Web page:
Borneo: Large unknown population of Orangutans found in East Kalimantan

In December 2008, we found a significant population of  Bornean
orangutans. This is some welcome news on a generally gloomy
conservation agenda. Orangutans are among the rarest primates on
Earth. Populations are plummeting under the various pressures on their
forest habitats.

To see video: Get full text; Support da’ word producer:
http://blog.nature.org/2009/03/a-new-orangutan-population-on-borneo/


All tree news about Borneo:
http://forestpolicyresearch.com/category/asia-se-asia-tree-news/borneo/

So, we all got pretty excited when our field team came back from a
survey in a really inaccessible part of Borneo with photos and videos
of orangutans. They had traveled to the heart of a 2-million-acre
forest area situated in the rugged Sangkulirang limestone mountains in
East Kalimantan Province.

Get full text; Support da’ word producer:
http://blog.nature.org/2009/03/a-new-orangutan-population-on-borneo/

But we didn’t expect any significant orangutan populations further east. Our recent preliminary survey seems to have proven us wrong. Along some six miles of forest transect we found 219 orangutan nests.

Get full text; Support da’ word producer:
http://blog.nature.org/2009/03/a-new-orangutan-population-on-borneo/

A rapid botanical analysis showed the presence of several orangutan food trees. And because we know that there are very few people in this area and that the forest remains largely untouched, it is quite likely that this area has a population of several hundred orangutans, possibly more than a thousand.

Get full text; Support da’ word producer:
http://blog.nature.org/2009/03/a-new-orangutan-population-on-borneo/

Comments (3)

Bob LalaszMarch 31st, 2009 at 5:50 pm

Forest Policy Research Editor’s Note: To address concerns of the original producer of the text in this post (see below) I have removed half of the text originally posted. If you want to see the rest of the material you’ll have to go to their website, which is of course a Nature Con website. Nature Con is not into eco-issues for just education and preservation advocacy reasons. Rather, Nature Con is closely aligned with the very industry that is making Orangutans extinct.

Nature Con almost always argues that the only way to save a forest is to log it. And as such, Nature Con is the first organization in this Blog’s 1,500 posts to claim that this blog is engaging in ‘illegal’ activities! What’s more the only other copyright complaint this blog has ever had other than this one was a post that portrayed the new head of Nature Con as the timber industry taking over.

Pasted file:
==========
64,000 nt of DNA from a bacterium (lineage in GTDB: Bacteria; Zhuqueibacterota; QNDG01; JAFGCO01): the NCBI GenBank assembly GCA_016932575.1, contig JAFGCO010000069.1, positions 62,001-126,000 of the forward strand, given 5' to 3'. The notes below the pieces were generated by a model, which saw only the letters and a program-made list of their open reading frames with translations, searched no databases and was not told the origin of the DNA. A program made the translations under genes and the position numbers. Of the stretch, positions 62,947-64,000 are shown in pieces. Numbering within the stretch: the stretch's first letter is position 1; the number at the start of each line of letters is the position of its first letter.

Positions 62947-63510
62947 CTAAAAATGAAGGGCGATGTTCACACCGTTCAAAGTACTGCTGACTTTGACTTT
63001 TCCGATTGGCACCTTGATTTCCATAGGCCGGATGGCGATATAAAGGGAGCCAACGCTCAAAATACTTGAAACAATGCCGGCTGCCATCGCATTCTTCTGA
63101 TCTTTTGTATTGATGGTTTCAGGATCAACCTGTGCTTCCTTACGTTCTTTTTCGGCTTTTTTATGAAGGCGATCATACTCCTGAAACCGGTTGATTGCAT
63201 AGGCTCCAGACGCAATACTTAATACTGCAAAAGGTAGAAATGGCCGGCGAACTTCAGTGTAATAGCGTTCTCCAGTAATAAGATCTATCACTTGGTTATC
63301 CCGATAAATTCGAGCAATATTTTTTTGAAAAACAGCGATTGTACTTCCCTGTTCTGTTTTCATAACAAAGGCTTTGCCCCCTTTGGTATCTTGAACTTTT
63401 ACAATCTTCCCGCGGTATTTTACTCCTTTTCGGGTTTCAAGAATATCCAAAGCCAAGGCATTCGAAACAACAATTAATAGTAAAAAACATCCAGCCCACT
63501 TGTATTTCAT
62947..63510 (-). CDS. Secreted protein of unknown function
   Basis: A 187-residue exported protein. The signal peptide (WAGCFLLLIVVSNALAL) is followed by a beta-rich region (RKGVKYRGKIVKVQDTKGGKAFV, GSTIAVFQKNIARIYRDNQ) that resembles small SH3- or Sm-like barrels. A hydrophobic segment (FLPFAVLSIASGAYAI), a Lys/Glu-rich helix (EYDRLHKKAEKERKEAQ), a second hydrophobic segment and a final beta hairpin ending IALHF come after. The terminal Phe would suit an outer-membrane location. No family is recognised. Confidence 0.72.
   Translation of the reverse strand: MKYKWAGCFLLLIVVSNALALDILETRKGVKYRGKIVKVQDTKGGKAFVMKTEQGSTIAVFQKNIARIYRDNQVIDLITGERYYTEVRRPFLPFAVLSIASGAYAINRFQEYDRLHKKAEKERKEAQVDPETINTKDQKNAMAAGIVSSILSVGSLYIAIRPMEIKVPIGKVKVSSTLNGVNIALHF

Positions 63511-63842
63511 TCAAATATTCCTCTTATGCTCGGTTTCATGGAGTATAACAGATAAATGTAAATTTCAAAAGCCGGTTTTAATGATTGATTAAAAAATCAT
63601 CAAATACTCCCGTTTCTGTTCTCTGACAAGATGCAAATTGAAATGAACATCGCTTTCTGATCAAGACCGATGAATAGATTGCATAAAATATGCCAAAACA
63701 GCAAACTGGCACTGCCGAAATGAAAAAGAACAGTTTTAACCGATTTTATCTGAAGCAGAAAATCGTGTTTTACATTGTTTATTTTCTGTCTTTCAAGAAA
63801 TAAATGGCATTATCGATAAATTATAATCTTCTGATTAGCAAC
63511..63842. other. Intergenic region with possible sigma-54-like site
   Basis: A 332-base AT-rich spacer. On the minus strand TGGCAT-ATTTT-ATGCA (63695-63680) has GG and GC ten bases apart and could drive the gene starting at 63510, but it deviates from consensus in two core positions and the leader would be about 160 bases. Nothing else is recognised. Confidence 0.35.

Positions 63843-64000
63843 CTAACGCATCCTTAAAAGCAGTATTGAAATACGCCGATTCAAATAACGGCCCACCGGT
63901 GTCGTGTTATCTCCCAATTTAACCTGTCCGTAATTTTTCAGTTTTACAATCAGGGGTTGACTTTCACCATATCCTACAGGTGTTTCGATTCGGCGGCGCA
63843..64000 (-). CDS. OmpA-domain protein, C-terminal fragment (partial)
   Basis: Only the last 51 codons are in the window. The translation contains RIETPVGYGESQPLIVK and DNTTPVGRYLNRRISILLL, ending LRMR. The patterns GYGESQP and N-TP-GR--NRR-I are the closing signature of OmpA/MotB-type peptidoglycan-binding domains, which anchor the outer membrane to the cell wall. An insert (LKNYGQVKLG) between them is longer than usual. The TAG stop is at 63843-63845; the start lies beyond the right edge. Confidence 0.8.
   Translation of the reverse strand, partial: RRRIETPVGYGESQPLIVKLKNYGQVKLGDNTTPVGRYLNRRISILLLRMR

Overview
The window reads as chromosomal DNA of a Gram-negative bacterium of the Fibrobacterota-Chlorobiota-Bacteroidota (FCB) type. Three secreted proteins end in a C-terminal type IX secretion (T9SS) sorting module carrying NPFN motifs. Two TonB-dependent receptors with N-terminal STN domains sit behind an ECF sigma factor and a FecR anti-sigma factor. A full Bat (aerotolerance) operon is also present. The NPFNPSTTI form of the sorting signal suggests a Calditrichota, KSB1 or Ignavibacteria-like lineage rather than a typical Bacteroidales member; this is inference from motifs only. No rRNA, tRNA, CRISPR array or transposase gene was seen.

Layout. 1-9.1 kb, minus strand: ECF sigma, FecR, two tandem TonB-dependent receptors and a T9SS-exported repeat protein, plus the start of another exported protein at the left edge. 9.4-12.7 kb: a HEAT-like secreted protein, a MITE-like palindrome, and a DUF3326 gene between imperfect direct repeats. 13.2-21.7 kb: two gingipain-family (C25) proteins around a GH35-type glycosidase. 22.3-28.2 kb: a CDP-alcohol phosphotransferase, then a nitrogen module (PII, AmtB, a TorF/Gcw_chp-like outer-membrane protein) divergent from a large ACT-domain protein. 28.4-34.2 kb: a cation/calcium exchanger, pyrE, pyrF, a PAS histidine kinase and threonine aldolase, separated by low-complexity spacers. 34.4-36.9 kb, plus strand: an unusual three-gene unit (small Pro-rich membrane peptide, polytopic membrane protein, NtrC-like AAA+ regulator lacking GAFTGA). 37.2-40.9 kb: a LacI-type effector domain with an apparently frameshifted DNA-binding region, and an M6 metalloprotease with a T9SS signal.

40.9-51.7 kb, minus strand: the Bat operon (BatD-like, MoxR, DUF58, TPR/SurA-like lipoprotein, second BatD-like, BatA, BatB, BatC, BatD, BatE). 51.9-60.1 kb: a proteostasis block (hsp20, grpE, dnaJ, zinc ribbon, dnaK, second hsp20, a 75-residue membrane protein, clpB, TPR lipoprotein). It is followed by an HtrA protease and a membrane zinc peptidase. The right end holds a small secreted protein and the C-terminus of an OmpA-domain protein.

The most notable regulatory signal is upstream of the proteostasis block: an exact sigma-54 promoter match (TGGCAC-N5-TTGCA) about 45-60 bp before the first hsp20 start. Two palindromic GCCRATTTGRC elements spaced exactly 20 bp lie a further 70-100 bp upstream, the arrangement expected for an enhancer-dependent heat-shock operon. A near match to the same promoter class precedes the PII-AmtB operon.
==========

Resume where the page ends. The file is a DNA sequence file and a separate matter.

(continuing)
See all the posts and decide for yourself what’s wrong with Nature Con: http://forestpolicyresearch.com/tag/nature-conservancy/
——————————————————

Hi,

Thanks for the link. Unfortunately, it’s illegal to simply copy and paste large parts of our blog post without attribution to the author or to our blog. A linkback really isn’t sufficient–we own all rights to our post, and you need to secure permission to republish large chunks of the blog from us. We appreciate the effort you put into this post, but it would have been helpful to give us proper attribution.

Thanks,
Bob Lalasz
Managing Editor, Cool Green Science

Kimberly SaiaApril 5th, 2009 at 8:05 pm

I don’t know what to say. I had donated valuable time and effort to Nature Conservancy in the not too distant past. I had also made plans to help them much more. I wanted so much to have faith in them. Like I told you in Facebook, I’ll be researching this further. I can’t tell people to blindly support ppl, and not be willing to do the same myself. I’ll remove links and support to them until I figure this out.

Nishioka (Director of HUTAN Group)September 13th, 2009 at 5:55 am

We resarched the smmuggling timber’s trade from E Kalimantan to Sabah, the many timber’s companies in Tawau, Sabah closed nothing logs from E Kalamantan. For example, Kalabakan Plywood Sdn same the closed since Dec. 2008, so many timber companies, Shingyan (No.1 Sarawak timber company) and Sumitomo Forestry(No1 Japanese timber company) considered to change or not from Kalabakan Plywood.
But I got the other news the area of Karayan Mentarang National Park was cut by illegal activities by S’ timber and other. Another place, the nothen Samalinda was cut by illegal logging though their activities are decrease now by the Indonesian NGOs.
The BOS caring in the area of Mawas was appealled the Victory by the illegal logging.
The area of Tanjung Puting was still stopped the illegal logging by the local NGO and international campaign since 2006, so 6 all timber companies closed to operate among 2007. Freinds of National Parks Foundation and Yayorin were planted the native species of timber in National park and make the action from combatting illegal logging and Police have patorol inside in National park.
In West Kalimantan area still export timbers to Sarawak but this volumes is few now by conecting KAIL, Yayasan Titian.

So 80-85% timber smuggle action stop now!

by our esearch and gaining news

Leave a comment

Your comment